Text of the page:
2011-03-20 09:13 AM
We're having some performance issues with a FAS2050. The device has 2 controllers. Our problems seem to be with the aggregate under the control of controller 1. I'm not a storage guy. We have a small IT department and the FAS2050 was installed and configured a few years back by a consultant that we think didn't do a great job with the install.
We've run reallocate measure on the volumes in this aggregate and are getting a "4". For comparison, the aggregate on controller 2 comes back with a "2" and its performance is vastly better (I mean that, anectdotally our servers are much faster from the aggregate and the disk_busy are lower and the latency is great).
I can run the reallocate on the aggregate, but when it gets to this VMFS1 volume, it aborts with the message:
Reallocate scan for volume VMFS1 has stopped because there is insufficient free space.
I've tried this several different ways and just can't get it to run. Physically, the aggregate is 6 disks: 1 x parity, 1 x dparity, 3 x data and 1 x spare. All disk are 500gb. On the aggregate there are 3 volumes, vol0 is 8gb, vcb1 is 225 gb and VMFS1 is 800gb. The VMFS1 volume (and LUN) are for VMWare ESX. And that's the primary volume that I'm interested in reallocating. But, the entire 800gb in the volume is used up...no free space.
So what are the options in a case like this, just to add more disks? The one volume, vcb1, we could scrap because we don't need it anymore. So could I remove the vcb1 volume and make that space available to VMFS1 volume? If so, how would I do that and could I do that without shutting down the ESX farm that access the VMFS1 volume (we use iSCSI for our connectivity)?
We're not sure of our support contract with NetApp and have not opened a case with them. We're trying to figure this thing out and fix it, and hopefully learn something in the process.
Thanks for your help.
Solved! SEE THE SOLUTION
2011-03-20 10:44 AM
I think you've been confusing aggregate and volume a few times in your post, but I think I understood what you want to do.
It is true, to do a "reallocate" on a VOLUME, you need to have some space in that volume free. Since your VOLUME is completely full, performance will degrade on it. Note that the recommended fill ratio for a volume is around 80% to have enough "breathing space" for internal volume operations.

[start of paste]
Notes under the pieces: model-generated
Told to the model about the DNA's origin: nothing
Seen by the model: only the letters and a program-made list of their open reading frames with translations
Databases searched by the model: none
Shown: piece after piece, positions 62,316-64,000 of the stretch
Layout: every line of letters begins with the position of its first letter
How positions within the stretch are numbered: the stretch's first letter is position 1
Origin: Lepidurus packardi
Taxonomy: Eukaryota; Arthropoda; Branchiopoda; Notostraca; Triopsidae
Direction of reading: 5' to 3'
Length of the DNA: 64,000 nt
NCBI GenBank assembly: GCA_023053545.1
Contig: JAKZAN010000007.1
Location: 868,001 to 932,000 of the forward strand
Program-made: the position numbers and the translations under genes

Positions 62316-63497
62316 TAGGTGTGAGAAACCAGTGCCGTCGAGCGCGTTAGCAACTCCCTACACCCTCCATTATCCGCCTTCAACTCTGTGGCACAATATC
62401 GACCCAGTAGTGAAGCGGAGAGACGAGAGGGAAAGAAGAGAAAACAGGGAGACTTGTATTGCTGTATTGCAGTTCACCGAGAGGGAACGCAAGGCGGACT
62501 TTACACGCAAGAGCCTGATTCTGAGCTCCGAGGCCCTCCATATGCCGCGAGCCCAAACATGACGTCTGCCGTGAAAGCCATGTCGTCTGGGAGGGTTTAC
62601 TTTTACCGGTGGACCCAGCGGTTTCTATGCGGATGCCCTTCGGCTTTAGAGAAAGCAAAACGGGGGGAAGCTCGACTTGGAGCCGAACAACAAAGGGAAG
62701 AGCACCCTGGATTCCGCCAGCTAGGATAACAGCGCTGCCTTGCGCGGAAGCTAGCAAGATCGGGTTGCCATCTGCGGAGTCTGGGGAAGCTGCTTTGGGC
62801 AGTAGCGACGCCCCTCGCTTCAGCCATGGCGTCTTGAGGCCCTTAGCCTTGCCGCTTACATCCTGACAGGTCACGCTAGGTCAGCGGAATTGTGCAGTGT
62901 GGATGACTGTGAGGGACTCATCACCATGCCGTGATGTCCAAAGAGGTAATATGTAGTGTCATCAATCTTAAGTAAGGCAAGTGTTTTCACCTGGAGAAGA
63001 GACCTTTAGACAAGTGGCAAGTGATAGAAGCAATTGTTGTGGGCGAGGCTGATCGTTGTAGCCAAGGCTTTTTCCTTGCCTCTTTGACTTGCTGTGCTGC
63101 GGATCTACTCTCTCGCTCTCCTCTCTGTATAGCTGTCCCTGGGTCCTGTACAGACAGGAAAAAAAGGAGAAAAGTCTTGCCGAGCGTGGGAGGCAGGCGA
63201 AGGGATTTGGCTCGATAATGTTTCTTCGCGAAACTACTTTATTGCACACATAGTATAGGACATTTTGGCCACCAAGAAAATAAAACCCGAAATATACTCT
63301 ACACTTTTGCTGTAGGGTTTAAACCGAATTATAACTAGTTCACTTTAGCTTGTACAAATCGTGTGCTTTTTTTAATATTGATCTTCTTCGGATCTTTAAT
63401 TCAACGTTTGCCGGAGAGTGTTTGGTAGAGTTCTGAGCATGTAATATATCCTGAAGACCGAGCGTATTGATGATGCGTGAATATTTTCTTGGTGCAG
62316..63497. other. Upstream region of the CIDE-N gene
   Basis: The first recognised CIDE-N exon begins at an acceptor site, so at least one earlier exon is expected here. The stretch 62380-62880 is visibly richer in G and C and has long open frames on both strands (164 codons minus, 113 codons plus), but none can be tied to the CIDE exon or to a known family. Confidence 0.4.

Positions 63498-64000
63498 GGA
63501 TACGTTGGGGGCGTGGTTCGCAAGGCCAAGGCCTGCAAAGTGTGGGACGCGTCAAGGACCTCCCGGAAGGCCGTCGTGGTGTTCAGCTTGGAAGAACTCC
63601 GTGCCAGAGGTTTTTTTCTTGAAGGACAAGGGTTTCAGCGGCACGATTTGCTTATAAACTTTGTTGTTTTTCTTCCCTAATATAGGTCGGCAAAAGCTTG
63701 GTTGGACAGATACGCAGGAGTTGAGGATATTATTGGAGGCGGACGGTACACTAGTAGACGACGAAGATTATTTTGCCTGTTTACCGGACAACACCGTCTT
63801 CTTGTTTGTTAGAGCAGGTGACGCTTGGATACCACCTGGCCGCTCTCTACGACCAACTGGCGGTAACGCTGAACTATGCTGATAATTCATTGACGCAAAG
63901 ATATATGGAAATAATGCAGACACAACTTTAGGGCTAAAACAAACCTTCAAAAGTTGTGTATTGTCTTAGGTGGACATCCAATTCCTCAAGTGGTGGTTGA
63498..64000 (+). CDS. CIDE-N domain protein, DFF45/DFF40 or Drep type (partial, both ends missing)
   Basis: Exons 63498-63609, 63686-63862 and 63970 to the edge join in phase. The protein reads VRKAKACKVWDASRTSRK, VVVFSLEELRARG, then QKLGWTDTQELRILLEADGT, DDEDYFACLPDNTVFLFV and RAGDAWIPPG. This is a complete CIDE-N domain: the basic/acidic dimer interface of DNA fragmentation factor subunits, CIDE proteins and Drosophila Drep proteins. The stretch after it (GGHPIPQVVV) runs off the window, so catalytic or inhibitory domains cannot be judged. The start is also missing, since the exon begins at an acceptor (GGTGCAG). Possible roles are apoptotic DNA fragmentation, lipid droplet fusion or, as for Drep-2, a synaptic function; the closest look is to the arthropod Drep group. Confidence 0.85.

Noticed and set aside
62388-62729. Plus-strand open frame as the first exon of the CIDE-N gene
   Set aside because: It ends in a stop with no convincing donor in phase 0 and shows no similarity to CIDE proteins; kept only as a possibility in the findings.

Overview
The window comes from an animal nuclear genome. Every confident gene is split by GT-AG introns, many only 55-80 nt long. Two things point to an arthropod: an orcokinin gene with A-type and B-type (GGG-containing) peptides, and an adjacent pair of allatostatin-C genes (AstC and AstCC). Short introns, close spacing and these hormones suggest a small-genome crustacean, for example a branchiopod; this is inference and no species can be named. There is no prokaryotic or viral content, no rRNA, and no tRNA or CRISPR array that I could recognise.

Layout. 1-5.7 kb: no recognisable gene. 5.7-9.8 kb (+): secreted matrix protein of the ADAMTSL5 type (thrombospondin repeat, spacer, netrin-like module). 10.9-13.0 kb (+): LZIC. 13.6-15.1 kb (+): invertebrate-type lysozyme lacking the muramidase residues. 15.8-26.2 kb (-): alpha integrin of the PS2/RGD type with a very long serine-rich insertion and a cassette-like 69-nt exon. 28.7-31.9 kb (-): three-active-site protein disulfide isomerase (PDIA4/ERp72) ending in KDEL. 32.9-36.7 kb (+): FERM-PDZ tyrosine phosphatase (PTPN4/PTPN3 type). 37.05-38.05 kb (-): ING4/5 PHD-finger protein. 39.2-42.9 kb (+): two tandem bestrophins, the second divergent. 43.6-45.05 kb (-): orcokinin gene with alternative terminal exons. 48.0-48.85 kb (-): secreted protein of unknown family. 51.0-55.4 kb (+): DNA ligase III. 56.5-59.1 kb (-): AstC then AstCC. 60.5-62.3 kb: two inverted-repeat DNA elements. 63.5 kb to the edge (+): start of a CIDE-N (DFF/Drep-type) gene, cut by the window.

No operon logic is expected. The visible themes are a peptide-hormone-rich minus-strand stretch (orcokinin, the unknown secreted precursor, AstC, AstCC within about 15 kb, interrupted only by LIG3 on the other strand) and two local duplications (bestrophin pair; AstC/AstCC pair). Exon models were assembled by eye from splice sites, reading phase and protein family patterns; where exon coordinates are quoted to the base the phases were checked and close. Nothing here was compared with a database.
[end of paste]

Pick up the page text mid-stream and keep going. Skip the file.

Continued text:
So here's what you do:
try "df -Ah" on the console and see if there's some space in the AGGREGATE left. If not, you can free up some space by deleting the volume you don't need anymore. After you have free space in the aggregate you can resize the volume.
To delete volume vcb1 (ALL DATA WILL BE LOST!)
vol offline vcb1
vol destroy vcb1
try "df -Ah" again afterwards, it should show some free space
Then, resize VMFS1 by a few gigs:
vol size VMFS1 +150g
You can also do it in the web frontend of course
2011-03-21 10:05 AM
Thanks so much for the reply. I believe you understood my question perfectly. I am away from the office this week, but hopefully by early next week, I can use the commands you sent to grow the volume and give the reallocate another shot. I'll check back after I've given that a try.
2011-03-22 03:55 AM
Your performance problems are directly related to the small number of disks, beside the fact that you probably have filled the aggregate too full. The recommendations are 80%, but over 90% and you will see a very significant performance degradation.
It seems that the aggregate in question is really only 5 disks (the spare doesn't actually do any production IO). I would suggest going down to "single parity" raid4 and using the second parity disk for data. Since you will only have a total of 4 data disks, the statistical chances of having a problem with one vs. two parity disks are pretty minimal. 'aggr options <your_aggr> raidtype raid4', then 'disk zero spares', then 'aggr add <your_aggr> 1' (or use the -n option to see what disk the filer will choose... dry run option).
Basically, you can't expect much from 3 or 4 disks as far as I/O goes. If 'sysstat -x 1' shows you disk at 100% very often, then your bottleneck is that you simply have too few disks.
You might try to run 'sis' on your volumes to see if you can also:
1. Reduce the storage usage
2. See if the reduced number of "active" blocks fits better into the filesystem cache, which would give you better read performance.
1. Make sure you are following the recommendations otherwise for volume creation.
2. Make sure you are following recommendations for using iSCSI.
2011-03-31 03:33 AM
Michael, I did follow the commands to destroy the unneeded volume. And I added that space to the volume that needed some free space. I was able to get the reallocate job to run to completion. I don't see a big performance benefit yet. And right now I'm running a reallocate measure to see if I'm under the threshold this time.
But you're answer was correct. Looks like the consultant that installed this device drastically under-provisioned it and we're now looking at options to expand the storage in this unit or replace it altogether.
Thanks for your help.